Following the arbitrary arrest of at least 28 opposition members (see above), the EU mission in DRC, together with the heads of the missions of USA, Switzerland and Canada in the country, issued a statement on 25th October expressing their concerns over the restrictions on freedom of peaceful assembly in DRC, in addition to the arbitrary arrests of opposition members in Lubumbashi.
On 15th September, security forces killed at least 39 Burundian refugees and injured at least 94 in clashes with security forces at a protest in South Kivu. Burundian asylum seekers living in the area had gathered to protest the detention of four Burundian refugees by the National Intelligence Agency, fearing that they would be repatriated and handed over to the Burundian government. There are currently more than 2,000 refugees in the Kamanyola area, close to the border with Burundi, of a roughly 44,000 living in DRC, many having fled when the country descended into chaos in 2015.
Reports on repression of protests
The Conférence épiscopale des évêques du Congo (CENCO; Episcopal Conference of Bishops of Congo) announced on 20th November that CENCO, through the deployment of 200 observers, noted that at least 56 people were killed between April and October 2017, with 52 people killed through live ammunition, one through the use of tear gas and three police officers killed by protesters. Additionally, CENCO said their monitoring showed that at least 105 people were injured and at least 355 protesters were arrested.
In its report "'Special Mission': Recruitment of M23 rebels to supress protests in the Democratic Republic of Congo", released on 4th December, Human Rights Watch claims that senior security personnel mobilised over 200 former M23 rebels in neighbouring Uganda and Rwanda to crush protests in the country in December 2016, when Kabila's constitutional term ended. The report, based on 120 interviews, further documents the killing of at least 62 people and the arrest of hundreds by security forces in protests between 19th and 22nd December 2016.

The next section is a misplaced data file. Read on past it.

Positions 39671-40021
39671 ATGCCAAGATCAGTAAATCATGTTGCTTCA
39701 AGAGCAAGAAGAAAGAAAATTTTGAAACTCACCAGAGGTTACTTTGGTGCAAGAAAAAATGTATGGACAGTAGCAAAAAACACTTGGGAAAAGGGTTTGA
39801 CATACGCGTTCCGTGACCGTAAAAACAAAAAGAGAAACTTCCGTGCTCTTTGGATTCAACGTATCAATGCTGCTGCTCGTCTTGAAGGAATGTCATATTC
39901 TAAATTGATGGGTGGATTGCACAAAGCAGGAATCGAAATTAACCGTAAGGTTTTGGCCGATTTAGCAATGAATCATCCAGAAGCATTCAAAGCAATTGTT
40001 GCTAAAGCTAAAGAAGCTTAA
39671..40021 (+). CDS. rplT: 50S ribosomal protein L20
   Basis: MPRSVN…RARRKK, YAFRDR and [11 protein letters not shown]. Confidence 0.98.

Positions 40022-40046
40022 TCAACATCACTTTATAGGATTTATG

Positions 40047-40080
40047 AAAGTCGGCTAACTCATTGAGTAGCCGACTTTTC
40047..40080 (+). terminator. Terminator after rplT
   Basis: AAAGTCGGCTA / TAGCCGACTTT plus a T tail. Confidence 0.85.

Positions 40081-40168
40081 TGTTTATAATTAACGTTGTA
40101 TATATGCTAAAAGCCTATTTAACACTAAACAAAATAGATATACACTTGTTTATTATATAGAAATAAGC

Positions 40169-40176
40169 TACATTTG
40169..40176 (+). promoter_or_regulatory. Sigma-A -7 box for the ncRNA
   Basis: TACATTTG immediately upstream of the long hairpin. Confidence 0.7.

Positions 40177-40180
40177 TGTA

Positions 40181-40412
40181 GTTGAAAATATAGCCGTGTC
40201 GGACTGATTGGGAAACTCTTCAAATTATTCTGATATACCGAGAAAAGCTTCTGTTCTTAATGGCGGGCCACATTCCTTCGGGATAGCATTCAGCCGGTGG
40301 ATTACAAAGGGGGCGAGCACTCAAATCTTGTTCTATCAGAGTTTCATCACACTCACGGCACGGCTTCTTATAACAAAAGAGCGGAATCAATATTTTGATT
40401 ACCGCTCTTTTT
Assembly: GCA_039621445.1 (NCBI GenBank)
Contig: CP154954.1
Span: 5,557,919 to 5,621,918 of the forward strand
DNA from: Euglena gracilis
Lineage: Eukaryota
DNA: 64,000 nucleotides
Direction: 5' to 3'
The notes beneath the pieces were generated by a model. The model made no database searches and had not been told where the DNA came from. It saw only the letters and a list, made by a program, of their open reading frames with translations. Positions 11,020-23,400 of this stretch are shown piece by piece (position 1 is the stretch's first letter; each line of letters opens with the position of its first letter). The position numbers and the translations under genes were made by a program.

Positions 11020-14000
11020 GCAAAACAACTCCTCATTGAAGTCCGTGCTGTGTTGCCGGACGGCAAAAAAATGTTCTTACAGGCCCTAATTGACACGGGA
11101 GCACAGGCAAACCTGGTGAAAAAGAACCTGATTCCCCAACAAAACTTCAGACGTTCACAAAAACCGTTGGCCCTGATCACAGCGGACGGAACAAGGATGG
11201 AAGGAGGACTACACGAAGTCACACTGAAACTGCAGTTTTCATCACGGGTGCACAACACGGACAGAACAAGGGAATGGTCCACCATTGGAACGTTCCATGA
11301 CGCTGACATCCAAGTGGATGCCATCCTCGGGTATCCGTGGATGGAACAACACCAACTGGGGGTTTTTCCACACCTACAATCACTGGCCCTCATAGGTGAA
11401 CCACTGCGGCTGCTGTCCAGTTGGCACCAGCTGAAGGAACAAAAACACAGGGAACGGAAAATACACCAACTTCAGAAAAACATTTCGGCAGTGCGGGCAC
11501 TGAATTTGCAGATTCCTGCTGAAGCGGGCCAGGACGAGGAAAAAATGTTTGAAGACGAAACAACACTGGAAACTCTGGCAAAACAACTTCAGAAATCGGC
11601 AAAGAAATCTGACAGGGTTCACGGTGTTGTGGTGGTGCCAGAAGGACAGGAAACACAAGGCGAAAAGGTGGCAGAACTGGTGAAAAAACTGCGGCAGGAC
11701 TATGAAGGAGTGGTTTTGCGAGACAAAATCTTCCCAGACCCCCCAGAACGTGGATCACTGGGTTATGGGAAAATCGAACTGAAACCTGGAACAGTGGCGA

Le journaliste Stanislas Lumwanga arrêté aux services des renseignements militaires a Kolwezi est libre depuis mercredi a 20h. Merci a tous. pic.twitter.com/e8cjz0IKQm— Lameki Wa LamekiMike (@Lamekimike01) 9 november 2017
Attacks against and arrests of journalists
Six armed men claiming to be from the Agence nationale des renseignements (ANR; National Intelligence Agency) tried to abduct the secretary-general of Journaliste En Danger (JED), Tshivis Tshivuadi, at his home in Kinshasa in the night of 29th to 30th December, as alerted by Reporters without Borders (RSF). The security guard at the house was allegedly beaten and threatened to reveal the whereabouts of Tshivuadi.